With shrinking prospects at home and the threat of further yen weakness, Japanese companies are rushing to buy overseas and seem willing to pay top dollar, as shown by Japan Post’s $5 billion bid for Australia’s Toll Holdings.
Over the long term, Japan’s demographics give a bleak prognosis for domestic demand; the population has been falling for a decade and is projected to drop from 127 million to 87 million by 2060, 40 percent of whom will be over 65.
But bankers and analysts say a more immediate impetus to the dash for overseas growth is the fear, in an era of deflationary pressure and huge monetary stimulus from Japan’s central bank, that the weak yen will fall still further, making overseas targets more expensive if buyers don’t strike now.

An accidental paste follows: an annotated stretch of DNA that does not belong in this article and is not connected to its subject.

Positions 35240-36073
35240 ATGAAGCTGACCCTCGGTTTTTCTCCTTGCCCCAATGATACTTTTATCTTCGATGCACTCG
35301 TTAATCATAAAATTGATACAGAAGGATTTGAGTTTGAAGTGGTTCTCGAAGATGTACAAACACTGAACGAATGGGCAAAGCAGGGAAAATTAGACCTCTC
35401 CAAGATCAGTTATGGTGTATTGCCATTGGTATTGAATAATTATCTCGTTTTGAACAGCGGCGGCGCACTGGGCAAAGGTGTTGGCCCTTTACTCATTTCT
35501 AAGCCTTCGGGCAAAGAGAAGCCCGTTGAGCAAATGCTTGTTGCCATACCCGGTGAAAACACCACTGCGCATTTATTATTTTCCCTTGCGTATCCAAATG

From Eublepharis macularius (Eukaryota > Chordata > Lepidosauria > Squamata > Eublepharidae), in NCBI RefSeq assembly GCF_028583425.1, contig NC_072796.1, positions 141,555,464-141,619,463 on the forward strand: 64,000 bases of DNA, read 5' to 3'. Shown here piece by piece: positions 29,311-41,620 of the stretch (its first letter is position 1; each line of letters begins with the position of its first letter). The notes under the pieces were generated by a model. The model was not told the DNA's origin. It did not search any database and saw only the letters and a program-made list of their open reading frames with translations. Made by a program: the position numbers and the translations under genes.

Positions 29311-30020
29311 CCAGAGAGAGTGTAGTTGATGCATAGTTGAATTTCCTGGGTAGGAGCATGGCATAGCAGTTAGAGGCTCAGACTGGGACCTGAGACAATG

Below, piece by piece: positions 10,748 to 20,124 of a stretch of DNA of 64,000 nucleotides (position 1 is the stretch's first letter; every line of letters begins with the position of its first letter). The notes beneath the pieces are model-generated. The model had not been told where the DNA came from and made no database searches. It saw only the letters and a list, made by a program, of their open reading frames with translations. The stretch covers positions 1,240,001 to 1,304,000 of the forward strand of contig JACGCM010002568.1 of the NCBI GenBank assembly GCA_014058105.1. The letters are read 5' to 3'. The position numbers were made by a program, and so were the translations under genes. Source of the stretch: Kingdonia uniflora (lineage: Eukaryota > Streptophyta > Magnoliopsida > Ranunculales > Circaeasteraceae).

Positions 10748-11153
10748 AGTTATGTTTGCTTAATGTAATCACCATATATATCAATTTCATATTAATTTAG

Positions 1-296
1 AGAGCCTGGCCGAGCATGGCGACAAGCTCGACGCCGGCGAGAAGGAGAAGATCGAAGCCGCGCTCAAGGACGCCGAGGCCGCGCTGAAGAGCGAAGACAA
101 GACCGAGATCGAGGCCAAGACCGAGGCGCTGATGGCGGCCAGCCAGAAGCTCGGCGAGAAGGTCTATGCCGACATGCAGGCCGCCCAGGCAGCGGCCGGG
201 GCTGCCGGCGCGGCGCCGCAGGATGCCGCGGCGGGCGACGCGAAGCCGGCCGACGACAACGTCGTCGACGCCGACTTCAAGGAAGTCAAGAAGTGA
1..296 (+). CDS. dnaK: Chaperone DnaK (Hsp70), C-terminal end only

All of which demonstrates the counterweight to Prime Minister Shinzo Abe’s efforts to kickstart the stagnant economy after decades of deflation and insipid growth.
The value of outbound Japanese acquisitions so far in 2015 is already at $27 billion, nearly half of the $56 billion total for all of last year, Thomson Reuters data show. By contrast, the value of domestic deals has more than halved since 2011, last year hitting a 16-year low of $36 billion.
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